Vision realized: Pilot project to deliver eye care to Indigenous children

boy taking an eye exam
(Photo by Gravity Images/Getty Images)

One in three Indigenous Canadians haven't had an eye exam within the last two years, according to a 2015 study commissioned by the Canadian National Institute for the Blind. Research has also shown Indigenous kids experience a high rate of astigmatism. Poor sight can have a knock-on effect of making it harder for children to learn in the classroom. 

Justin Kritzinger, a student in the system and leadership innovation program at the University of Toronto's Institute of Health Policy, Management and Evaluation (IHPME) at the Dalla School of Public Health, is seeking to address barriers that Indigenous children face in accessing eye care as part of a capstone project. 

He and his supervisors – Helen Dimaras, a scientist in the Child Health Evaluative Sciences Program at the SickKids Research Institute and an associate professor in the Dalla Lana School of Public Health; ophthalmologist Myrna Lichter of St. Michael's Hospital and Unity Health Toronto; and Abi Sriharan of IHPME – have developed a pilot program with two urban Indigenous community organizations to assess the eye health needs of local children.

 “It is extremely important to work with these community organizations as partners to deliver the best possible care and to make sure we’re doing it in a culturally sensitive way that works for the individuals we’re trying to serve,” says Kritzinger, who is also a third-year medical student in U of T's Temerty Faculty of Medicine.

Eye clinics will be run through Native Child and Family Services of Toronto and the Native Women’s Resource Centre of Toronto, who will publicize the clinic's services. Dr. Lichter, along with eye health specialists from The Hospital for Sick Children, will check for eye problems, assess visual acuity and prescribe glasses as needed.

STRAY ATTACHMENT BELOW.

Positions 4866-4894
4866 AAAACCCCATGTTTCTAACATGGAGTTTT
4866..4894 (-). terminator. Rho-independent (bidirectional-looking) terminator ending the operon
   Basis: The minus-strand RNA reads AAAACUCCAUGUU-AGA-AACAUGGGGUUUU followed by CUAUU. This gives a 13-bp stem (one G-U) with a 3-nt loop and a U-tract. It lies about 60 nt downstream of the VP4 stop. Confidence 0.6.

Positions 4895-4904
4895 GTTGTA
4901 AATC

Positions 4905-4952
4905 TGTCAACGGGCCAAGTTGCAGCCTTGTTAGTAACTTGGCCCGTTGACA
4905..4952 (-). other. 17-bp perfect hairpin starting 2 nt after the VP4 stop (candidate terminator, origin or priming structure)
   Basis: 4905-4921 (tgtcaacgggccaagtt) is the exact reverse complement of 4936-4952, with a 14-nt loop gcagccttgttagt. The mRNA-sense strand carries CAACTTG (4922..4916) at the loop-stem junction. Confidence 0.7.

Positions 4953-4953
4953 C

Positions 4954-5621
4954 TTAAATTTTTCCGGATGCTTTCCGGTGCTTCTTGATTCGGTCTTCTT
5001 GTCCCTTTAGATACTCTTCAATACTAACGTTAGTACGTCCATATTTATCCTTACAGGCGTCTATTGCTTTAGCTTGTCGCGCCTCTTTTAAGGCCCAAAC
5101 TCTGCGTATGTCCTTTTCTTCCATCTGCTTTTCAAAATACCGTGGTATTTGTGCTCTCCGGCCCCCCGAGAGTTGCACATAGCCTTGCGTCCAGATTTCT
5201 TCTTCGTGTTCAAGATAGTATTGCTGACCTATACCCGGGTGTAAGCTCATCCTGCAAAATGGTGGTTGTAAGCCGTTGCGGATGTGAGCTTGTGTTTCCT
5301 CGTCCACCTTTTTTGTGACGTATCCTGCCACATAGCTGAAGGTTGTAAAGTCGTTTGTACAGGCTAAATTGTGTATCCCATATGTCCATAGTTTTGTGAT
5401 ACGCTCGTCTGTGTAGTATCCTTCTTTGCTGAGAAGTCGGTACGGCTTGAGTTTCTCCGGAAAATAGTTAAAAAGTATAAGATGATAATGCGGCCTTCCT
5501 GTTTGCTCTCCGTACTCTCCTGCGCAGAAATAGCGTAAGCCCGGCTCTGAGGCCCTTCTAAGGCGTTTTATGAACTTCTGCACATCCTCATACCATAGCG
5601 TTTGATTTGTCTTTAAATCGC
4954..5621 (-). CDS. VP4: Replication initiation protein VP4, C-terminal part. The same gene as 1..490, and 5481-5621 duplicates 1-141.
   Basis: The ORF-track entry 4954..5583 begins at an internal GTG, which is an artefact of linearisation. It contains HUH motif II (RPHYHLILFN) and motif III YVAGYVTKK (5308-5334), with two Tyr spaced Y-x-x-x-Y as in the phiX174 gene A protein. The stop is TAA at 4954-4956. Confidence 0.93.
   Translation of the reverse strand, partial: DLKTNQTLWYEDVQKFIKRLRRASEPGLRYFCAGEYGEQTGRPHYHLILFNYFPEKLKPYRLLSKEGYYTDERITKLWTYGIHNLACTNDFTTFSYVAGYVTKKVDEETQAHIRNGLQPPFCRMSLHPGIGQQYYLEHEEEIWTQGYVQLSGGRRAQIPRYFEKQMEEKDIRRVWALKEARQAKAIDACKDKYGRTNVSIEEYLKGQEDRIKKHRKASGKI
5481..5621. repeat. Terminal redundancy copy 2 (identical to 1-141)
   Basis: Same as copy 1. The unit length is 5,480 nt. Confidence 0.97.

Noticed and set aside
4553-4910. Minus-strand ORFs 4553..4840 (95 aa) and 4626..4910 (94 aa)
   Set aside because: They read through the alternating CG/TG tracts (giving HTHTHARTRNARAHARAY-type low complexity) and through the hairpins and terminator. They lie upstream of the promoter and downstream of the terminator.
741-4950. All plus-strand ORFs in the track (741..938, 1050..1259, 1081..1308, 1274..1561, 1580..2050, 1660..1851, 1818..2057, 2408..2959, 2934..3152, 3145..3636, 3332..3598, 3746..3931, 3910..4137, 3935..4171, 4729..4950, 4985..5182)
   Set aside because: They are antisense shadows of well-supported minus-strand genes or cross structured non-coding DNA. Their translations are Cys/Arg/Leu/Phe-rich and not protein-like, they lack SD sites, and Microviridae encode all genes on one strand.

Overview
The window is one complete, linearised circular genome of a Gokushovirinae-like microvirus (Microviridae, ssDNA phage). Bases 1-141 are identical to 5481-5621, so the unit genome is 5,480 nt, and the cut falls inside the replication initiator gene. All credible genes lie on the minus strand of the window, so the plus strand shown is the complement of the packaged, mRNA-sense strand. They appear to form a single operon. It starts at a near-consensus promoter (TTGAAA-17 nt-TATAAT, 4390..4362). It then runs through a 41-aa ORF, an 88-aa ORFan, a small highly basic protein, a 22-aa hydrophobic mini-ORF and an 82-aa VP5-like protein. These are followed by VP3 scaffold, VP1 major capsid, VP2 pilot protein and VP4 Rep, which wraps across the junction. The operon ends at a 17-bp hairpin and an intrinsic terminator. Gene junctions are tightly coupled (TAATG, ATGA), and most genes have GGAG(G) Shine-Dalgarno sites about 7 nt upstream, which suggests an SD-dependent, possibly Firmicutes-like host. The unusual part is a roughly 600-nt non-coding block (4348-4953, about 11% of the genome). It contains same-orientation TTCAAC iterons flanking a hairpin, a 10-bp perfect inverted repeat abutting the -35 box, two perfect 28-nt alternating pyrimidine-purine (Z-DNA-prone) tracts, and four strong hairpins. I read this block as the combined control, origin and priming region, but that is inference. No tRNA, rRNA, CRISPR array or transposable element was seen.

The idea for the project arose from Kritzinger’s prior work with the Native Women's Resource Centre to deliver eye care to adults. Many of the patients would say they would love to have their kids eyes examined as well, Kritzinger recalled. “We thought: Why couldn’t we do the same thing we’re doing with the adults with the children? The moms there could bring in their kids and both could have their eyes examined at the same time. It would be a convenient experience and the kids could receive eyeglasses as well,” he said.

The clinics will be made possible thanks to volunteering ophthalmologists as well as a $25,000 grant from the Centre for Global Child Health at The Hospital for Sick Children, which will pay for the children’s glasses.

In addition to providing care, the team will study the prevalence of vision and eye disorders among school-aged Indigenous children, identify barriers Indigenous children face in accessing care and find ways to provide culturally safe and comprehensive eye exams and follow-up care.

The team's ultimate goal is to develop a long-term program that can be integrated into the existing infrastructure of community centres. “My hope is that we’ll be able to impact the quality of life for many children by correcting vision problems early on, which can have immense downstream consequences if left uncorrected,” Kritzinger said. “We also want to develop a sustainable program that’s able to serve the community in a meaningful way for a long time. This can only be done by working with the community and organizations under their direction.”